Introducing The Cloud Computing Act of 2012

Don’t you love it when politicians decide to become superheros of consumer Internet protection? Ramifications of poorly worded laws, be damned! No? Not your thing? Well, prepare to be irritated by the Cloud Computing Act of 2012.

Introduced last month by Sen. Amy Klobuchar, The Cloud Computing Act of 2012 is a group of proposed amendments to the Computer Fraud and Abuse Act that aim to “protect cloud-based businesses.” But as Eric Goldman adroitly pointed out in this article, the Cloud Computing Act of 2012 could actually cause many more problems than it would provide protection.

Goldman rightly, in my opinion, points out how poorly the draft proposal defines “cloud computing account” and “cloud computing service”. To put it bluntly, the definitions, as they now stand in the act, could describe nearly every interactive website on the Internet. If passed, under this new law, any website that allows users to register would technically be considered a “cloud computing service.”

The exact verbiage:

the term `cloud computing account’ means information stored on a cloud computing service that requires a password or similar information to access and is attributable to an individual, which may include allowing a customer of the cloud computing service to have multiple accounts;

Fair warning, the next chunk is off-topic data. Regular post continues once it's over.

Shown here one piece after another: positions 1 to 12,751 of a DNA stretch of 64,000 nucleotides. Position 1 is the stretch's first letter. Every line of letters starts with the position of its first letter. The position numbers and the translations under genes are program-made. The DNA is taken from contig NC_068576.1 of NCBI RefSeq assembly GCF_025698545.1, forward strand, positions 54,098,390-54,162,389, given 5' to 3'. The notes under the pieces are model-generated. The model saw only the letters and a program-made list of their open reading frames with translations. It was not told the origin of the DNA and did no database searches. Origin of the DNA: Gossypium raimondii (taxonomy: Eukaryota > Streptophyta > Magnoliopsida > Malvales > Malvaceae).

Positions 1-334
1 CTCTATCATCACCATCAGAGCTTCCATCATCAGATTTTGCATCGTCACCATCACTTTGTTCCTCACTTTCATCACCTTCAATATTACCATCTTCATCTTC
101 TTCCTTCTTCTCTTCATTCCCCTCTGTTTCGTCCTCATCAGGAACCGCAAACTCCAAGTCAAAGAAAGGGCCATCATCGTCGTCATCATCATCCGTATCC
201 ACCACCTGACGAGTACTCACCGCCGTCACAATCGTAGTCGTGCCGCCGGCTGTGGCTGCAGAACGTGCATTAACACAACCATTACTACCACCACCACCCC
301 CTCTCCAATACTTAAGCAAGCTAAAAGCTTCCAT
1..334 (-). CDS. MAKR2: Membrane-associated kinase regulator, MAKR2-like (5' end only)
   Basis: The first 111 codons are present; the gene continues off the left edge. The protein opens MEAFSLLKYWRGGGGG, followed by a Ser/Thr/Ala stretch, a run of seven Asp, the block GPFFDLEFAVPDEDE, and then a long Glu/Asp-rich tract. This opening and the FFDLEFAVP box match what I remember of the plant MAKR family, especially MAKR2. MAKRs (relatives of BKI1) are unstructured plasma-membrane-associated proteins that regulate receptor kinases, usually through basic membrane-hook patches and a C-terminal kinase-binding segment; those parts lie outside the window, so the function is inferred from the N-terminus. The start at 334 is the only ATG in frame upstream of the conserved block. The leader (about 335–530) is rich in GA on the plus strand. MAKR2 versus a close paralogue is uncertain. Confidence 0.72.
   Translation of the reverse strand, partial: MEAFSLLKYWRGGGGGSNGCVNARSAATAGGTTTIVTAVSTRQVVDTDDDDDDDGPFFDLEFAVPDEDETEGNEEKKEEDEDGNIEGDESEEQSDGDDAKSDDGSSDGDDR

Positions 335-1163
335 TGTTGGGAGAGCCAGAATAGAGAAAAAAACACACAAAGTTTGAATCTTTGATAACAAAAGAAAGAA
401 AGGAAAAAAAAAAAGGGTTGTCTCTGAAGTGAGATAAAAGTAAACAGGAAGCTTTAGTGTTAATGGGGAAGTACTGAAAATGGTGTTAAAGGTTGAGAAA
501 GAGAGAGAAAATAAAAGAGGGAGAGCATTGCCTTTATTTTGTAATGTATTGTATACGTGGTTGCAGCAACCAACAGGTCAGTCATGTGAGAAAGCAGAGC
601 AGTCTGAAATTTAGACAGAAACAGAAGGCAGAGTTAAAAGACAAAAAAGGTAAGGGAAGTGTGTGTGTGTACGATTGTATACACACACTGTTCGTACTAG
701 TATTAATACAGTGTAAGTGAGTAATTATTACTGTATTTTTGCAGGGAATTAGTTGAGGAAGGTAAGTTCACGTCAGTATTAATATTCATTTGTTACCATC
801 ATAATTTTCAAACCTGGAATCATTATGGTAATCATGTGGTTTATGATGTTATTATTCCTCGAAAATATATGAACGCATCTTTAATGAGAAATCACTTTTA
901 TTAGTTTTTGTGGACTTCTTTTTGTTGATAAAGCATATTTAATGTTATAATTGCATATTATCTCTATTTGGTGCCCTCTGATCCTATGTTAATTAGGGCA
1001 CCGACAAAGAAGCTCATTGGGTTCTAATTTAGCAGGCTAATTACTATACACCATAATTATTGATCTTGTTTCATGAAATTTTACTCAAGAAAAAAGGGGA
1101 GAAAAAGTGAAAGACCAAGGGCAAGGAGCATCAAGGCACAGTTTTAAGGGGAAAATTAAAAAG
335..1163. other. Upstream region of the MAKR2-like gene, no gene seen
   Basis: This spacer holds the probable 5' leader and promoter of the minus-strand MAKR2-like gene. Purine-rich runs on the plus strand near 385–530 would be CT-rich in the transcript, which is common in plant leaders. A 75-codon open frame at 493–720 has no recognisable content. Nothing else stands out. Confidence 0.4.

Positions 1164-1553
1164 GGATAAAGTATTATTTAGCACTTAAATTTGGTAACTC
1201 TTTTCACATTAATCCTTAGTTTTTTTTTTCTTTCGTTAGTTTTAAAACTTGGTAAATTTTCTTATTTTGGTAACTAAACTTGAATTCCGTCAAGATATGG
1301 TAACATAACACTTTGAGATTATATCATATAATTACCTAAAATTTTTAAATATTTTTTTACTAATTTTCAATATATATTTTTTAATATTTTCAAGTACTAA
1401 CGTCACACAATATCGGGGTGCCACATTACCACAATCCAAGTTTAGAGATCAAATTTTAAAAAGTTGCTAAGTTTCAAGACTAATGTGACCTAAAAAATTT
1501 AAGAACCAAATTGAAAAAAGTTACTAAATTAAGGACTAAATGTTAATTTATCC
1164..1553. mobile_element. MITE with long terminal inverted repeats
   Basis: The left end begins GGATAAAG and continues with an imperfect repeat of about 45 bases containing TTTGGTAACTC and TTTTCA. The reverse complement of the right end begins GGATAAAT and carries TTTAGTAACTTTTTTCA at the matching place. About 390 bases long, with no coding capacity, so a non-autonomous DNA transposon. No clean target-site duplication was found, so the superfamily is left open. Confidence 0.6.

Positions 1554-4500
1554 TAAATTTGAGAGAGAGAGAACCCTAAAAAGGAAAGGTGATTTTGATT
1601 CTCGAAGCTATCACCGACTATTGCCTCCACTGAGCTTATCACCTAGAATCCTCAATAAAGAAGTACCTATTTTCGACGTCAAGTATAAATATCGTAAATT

The term `cloud computing service’ means a service that enables convenient, on-demand network access to a shared pool of configurable computing resources (including networks, servers, storage, applications, and services) that can be rapidly provisioned and released with minimal management effort or interaction by the provider of the service.

So, why is that a bad thing? First, the bill muddies up the Internet law terrain, which allows for more frivolous lawsuits and ultimately hinders Internet innovation. Specifically, the Cloud Computing Act of 2012 does two major things:

1) Establishes that each breach of a “cloud computing account” counts as a separate CFAA offense;

2) Sets the pecuniary penalty floor at $500 per violation.

With the election just a few short weeks away, don’t expect to hear much about the Cloud Computing Act of 2012 until next year. And even then, I’d be surprised if it was passed as it’s drafted now. If they do try to push it through with the current verbiage, I’d venture a guess that we’ll see SOPA-style protests against the bill.

If you are an Internet business in need of an Internet law attorney, get in touch with Kelly / Warner today. Peruse our website; you’ll see we’re a law firm that deals almost exclusively in Internet law. As such, we know a whole lot about the industry. If you’re a startup looking for attorneys that understands everything from the difference between blackhat and whitehat SEO techniques to the legalities of crowdsourcing, look no further. Contact us today to get started.

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